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Do you have to choose between smoke and regression tests?
Software testing options abound. In the battle of smoke versus regression tests, which scenario fits best? Expert Amy Reichert explains how and when to use both for the best results.
Smoke test development and regression test development are related and similar, but with a slightly different angle. The biggest differentiating factor in smoke versus regression tests is the depth and scope of the test -- or how far it goes through the application. Does it cover multiple configurations or a single set? These are the type of questions you need to answer in order to build valuable smoke and functional regression suites. Define what your smoke tests verify first. Are they verifying the application installs and opens as expected, or do they go deeper than that?
Functional regression test cases are developed to test a full function -- or at least a piece of it -- and then recombined to test the application from end to end in various possible scenarios. Granted, most applications contain so many variances in the scenarios it's impossible to test them in a reasonable amount of time, let alone the time that's built into a release schedule. However, select the tests that represent the fullest functional cover and go into more depth than your smoke test suite for functional regression tests.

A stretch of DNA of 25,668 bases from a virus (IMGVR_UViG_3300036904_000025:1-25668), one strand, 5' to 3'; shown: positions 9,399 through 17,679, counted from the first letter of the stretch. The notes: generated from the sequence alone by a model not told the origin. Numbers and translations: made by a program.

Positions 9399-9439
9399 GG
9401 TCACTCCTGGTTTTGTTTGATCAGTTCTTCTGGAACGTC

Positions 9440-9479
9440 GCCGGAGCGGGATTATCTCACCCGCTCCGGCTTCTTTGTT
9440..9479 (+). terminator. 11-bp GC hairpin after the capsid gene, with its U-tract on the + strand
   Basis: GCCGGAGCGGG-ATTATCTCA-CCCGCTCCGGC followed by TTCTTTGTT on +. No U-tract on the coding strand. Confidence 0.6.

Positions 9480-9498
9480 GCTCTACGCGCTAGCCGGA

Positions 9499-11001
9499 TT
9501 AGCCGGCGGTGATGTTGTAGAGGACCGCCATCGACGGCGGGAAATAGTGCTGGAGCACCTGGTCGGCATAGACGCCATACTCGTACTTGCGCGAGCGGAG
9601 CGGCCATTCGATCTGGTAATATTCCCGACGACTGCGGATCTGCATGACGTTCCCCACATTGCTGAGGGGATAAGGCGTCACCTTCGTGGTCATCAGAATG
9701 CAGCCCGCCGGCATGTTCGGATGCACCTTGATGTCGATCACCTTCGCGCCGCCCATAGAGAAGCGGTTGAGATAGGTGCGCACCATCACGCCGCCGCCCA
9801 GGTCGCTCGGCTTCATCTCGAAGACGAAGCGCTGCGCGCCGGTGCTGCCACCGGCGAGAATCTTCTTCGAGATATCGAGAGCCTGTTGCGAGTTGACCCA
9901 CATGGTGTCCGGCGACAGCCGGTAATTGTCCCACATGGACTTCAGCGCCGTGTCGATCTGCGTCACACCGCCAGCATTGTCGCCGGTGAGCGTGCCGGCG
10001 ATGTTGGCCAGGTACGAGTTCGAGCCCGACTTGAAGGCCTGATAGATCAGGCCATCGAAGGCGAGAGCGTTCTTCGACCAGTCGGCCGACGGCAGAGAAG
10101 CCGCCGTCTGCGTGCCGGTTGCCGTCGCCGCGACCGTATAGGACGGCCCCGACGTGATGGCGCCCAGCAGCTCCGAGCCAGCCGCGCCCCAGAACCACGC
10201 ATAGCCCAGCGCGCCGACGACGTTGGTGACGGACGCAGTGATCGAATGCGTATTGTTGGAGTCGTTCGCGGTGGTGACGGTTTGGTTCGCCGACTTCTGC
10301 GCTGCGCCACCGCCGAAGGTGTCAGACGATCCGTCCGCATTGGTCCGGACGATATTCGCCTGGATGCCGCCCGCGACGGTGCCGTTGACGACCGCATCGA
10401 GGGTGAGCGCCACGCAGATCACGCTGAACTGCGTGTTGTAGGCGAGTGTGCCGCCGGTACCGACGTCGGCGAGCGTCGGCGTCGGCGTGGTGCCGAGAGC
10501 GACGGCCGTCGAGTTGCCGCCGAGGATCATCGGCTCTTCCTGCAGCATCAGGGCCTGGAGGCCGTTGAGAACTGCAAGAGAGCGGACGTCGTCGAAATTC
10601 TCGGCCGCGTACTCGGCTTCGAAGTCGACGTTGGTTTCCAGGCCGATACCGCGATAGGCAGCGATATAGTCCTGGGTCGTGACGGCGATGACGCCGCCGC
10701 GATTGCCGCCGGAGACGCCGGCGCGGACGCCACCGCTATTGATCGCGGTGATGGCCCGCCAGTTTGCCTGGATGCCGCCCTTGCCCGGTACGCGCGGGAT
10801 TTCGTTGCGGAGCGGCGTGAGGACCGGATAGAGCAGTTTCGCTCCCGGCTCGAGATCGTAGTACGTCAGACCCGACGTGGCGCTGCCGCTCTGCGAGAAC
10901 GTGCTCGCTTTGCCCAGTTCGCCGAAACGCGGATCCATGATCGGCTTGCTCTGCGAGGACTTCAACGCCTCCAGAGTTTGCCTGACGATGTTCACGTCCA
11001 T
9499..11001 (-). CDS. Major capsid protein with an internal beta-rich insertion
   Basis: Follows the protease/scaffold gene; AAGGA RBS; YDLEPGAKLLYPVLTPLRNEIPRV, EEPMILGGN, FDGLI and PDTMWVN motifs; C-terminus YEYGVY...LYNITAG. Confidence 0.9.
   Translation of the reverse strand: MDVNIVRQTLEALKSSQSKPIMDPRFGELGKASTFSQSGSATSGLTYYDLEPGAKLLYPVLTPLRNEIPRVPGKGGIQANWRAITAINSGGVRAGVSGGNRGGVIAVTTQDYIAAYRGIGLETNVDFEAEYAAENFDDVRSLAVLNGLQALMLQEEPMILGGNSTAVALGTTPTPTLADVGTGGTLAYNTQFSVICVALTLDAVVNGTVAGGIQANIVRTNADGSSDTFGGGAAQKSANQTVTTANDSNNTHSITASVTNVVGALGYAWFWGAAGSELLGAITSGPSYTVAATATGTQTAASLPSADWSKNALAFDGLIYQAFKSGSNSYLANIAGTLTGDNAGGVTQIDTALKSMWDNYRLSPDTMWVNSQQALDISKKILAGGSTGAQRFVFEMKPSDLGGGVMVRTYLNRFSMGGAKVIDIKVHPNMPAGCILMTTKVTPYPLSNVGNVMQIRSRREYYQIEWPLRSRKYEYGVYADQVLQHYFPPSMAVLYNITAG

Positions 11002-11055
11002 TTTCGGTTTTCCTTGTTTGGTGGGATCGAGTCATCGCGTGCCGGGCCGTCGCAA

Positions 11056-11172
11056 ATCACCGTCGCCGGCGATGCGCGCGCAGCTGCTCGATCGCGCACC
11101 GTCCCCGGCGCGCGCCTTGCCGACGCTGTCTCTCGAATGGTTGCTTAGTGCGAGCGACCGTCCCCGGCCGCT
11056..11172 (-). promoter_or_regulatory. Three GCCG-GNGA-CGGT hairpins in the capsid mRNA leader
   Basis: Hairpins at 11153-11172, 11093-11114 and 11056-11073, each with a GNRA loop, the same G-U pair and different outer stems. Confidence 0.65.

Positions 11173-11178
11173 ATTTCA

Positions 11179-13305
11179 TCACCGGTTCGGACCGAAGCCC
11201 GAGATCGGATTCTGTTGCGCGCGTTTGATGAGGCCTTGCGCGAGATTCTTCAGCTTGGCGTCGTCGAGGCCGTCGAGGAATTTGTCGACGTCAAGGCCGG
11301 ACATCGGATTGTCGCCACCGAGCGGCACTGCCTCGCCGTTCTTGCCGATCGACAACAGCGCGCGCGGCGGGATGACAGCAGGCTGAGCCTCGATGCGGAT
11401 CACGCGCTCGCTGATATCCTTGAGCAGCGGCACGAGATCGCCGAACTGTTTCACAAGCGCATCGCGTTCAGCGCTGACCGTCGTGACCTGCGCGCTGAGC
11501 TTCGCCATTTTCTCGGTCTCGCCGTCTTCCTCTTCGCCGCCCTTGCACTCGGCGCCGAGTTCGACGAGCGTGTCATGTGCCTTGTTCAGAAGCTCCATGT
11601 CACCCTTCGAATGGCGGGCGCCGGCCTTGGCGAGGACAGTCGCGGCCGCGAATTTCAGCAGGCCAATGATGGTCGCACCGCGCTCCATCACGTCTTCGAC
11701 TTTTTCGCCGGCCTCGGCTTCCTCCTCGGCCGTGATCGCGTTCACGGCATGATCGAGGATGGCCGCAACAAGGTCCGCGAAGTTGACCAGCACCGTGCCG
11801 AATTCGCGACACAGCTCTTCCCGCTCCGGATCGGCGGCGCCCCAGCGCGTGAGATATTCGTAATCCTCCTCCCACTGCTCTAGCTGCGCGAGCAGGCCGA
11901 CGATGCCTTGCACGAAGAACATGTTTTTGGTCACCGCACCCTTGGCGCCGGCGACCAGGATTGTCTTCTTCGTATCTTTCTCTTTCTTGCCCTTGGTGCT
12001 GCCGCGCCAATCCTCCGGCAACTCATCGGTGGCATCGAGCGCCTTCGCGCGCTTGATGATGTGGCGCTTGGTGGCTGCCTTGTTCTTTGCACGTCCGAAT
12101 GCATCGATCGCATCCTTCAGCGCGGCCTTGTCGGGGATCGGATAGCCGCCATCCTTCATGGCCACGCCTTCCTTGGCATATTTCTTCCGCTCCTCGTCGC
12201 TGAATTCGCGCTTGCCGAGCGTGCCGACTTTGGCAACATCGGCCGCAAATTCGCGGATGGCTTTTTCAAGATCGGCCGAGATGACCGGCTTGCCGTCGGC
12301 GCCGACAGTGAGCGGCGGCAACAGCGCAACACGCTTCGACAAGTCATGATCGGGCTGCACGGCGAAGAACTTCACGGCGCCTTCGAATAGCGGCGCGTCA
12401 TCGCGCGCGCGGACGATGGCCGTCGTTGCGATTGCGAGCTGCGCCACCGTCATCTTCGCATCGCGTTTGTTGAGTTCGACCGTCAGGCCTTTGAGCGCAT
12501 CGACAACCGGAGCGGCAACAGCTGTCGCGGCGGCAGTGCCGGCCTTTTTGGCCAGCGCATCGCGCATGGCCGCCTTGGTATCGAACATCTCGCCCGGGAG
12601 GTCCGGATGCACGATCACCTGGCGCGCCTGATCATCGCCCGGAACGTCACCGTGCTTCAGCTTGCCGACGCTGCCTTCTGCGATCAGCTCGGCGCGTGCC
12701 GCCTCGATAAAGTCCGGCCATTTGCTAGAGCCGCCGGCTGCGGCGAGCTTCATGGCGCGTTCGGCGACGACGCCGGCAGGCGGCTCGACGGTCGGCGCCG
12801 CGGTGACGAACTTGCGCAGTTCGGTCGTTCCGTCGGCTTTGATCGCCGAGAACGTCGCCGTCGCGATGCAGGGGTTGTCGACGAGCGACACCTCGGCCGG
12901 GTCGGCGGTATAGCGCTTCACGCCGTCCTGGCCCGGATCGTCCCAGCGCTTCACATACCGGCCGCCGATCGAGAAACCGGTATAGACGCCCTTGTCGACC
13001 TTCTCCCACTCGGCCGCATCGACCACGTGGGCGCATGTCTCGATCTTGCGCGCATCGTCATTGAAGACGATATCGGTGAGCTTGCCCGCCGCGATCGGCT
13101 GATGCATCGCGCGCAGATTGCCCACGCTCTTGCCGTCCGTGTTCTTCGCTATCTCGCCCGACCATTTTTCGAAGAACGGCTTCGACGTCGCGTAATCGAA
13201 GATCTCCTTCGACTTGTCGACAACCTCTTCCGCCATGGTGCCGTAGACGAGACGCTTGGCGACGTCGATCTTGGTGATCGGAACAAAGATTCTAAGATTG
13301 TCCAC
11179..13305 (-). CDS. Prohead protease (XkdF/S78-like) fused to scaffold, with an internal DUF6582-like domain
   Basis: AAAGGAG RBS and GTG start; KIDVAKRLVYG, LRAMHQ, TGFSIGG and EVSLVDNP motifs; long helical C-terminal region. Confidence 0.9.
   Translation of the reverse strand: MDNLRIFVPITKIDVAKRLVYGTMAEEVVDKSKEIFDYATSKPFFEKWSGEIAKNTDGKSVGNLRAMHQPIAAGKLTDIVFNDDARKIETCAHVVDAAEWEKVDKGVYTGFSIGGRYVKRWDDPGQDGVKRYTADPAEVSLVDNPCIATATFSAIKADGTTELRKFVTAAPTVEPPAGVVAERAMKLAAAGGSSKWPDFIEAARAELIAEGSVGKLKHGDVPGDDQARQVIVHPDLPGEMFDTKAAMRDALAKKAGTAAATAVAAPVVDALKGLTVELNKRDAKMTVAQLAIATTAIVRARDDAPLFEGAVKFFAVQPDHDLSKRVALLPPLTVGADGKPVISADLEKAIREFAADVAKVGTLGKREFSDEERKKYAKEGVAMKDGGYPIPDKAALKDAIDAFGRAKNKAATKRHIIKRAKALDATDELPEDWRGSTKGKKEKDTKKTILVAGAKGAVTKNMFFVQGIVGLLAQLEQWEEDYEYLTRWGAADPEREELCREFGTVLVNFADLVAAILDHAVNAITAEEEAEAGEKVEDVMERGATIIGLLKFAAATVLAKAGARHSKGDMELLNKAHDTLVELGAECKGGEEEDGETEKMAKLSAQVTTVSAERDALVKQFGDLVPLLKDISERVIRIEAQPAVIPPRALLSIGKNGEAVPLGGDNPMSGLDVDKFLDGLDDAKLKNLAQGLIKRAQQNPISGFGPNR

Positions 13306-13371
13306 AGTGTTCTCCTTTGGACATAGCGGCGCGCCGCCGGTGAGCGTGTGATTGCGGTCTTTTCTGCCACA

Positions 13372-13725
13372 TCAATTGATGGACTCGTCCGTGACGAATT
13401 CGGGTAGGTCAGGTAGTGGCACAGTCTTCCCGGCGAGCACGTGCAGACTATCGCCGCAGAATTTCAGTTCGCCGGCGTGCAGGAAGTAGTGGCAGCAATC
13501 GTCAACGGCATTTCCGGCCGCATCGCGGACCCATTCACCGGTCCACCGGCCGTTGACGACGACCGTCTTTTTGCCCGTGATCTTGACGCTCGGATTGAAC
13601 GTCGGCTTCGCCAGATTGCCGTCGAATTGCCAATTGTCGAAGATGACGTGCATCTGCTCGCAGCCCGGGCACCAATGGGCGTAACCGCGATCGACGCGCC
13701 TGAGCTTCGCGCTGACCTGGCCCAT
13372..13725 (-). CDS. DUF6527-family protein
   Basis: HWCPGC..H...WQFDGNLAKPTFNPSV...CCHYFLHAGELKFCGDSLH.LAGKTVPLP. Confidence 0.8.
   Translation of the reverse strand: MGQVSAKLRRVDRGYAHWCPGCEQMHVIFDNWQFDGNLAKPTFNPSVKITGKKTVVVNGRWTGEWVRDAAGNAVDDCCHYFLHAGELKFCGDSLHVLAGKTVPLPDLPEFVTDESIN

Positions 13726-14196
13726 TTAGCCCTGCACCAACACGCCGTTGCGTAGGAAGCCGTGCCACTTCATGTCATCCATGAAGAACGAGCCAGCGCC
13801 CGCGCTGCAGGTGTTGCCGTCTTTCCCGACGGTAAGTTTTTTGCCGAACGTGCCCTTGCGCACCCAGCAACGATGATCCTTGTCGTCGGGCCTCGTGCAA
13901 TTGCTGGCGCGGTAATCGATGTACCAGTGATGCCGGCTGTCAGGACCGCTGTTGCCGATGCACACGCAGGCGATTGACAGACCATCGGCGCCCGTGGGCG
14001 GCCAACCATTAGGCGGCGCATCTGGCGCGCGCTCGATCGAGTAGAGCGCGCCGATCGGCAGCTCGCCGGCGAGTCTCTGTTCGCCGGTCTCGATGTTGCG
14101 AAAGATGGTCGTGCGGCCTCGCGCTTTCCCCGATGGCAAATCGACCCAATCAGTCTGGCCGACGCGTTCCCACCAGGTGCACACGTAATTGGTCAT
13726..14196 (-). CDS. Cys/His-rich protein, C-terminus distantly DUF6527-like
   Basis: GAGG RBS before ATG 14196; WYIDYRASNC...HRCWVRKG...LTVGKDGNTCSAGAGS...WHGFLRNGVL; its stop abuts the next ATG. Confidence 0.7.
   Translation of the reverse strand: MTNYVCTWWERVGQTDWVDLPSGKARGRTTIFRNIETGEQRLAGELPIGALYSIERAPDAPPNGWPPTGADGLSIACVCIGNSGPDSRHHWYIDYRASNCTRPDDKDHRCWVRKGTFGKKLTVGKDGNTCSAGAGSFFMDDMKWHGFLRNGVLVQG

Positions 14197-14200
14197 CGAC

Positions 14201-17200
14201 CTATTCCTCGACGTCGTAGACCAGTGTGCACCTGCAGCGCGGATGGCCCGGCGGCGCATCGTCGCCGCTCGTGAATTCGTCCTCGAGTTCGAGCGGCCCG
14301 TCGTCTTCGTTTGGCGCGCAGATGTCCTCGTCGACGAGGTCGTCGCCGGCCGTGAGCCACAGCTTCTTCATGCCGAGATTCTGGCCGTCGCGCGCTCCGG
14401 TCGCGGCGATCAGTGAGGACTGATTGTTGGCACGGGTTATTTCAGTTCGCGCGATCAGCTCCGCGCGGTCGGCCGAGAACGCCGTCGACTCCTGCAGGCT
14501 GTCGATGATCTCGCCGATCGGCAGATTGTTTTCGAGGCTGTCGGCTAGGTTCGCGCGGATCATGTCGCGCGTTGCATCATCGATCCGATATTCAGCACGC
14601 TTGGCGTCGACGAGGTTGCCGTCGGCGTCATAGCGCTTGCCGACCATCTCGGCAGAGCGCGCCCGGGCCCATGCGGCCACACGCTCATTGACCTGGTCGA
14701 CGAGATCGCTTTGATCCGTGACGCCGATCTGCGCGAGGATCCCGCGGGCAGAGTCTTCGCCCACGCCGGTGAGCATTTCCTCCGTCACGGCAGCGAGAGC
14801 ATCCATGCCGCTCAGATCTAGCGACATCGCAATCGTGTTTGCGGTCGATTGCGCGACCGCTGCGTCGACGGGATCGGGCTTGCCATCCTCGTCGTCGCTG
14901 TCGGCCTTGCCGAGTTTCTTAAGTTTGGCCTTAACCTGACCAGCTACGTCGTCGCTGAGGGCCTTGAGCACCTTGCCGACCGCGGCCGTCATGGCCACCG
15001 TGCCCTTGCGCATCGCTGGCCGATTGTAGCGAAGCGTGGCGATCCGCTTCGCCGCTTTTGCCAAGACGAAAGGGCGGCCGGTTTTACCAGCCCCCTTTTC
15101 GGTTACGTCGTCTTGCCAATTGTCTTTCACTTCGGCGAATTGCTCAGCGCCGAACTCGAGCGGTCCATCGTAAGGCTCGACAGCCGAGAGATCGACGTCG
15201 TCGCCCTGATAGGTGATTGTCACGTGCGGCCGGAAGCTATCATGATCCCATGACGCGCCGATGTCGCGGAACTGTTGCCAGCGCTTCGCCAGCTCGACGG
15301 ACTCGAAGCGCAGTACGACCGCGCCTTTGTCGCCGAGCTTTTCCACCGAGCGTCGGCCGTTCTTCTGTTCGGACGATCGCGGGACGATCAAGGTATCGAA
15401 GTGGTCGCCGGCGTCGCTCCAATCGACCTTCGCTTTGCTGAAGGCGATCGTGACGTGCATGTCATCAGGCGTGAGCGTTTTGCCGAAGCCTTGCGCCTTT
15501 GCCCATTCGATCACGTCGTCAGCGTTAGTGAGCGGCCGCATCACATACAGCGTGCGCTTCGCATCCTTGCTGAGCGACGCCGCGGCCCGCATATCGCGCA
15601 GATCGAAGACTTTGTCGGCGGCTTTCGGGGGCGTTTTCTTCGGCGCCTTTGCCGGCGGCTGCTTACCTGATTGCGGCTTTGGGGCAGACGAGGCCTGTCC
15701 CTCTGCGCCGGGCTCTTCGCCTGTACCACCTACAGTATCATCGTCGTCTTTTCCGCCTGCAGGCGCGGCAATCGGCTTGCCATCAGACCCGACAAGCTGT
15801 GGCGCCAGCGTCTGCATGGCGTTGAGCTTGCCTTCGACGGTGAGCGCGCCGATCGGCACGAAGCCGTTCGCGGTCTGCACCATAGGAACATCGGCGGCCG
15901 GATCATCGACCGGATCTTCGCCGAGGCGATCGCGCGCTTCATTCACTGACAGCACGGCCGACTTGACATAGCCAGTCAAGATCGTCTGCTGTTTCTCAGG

Let's say that as a quality assurance team lead or manager you have a large suite of functional regression tests but none are defined as smoke tests. If your test cases are not prioritized, then your first step is to prioritize which parts of the application are most critical. From there, you can determine which functional area each test represents. Next, look at defect statistics for the past two to three releases and see which areas those defects were found in. Determine if there are one or more areas that have more defect reports against them. Then determine if any of your existing critical tests cover those areas. Add the most critical tests to the smoke test suite. Keep the number under control and keep in mind you have to allow time for research if the tests fail. The smoke test suite should be under 30 tests for manual execution and no more than 50 for automated execution. Otherwise, add them to the functional regression suite.
It's advantageous to make the smoke and functional testing suites complement each other. In other words, they should both test the critical areas of the application but to varying depths or degrees of detail. The simpler tests need to be developed into a smoke test suite, while the more in-depth tests are added to the functional regression suite. I don't believe in superficial testing within a smoke test suite -- if the only time I have allows me to execute a smoke test suite, I really want to feel I've exercised the application. Superficial tests can easily be covered within functional regression tests. For the smoke test suite, focus on tests that provide immediate value and cover functionality the customer truly cares the most about.
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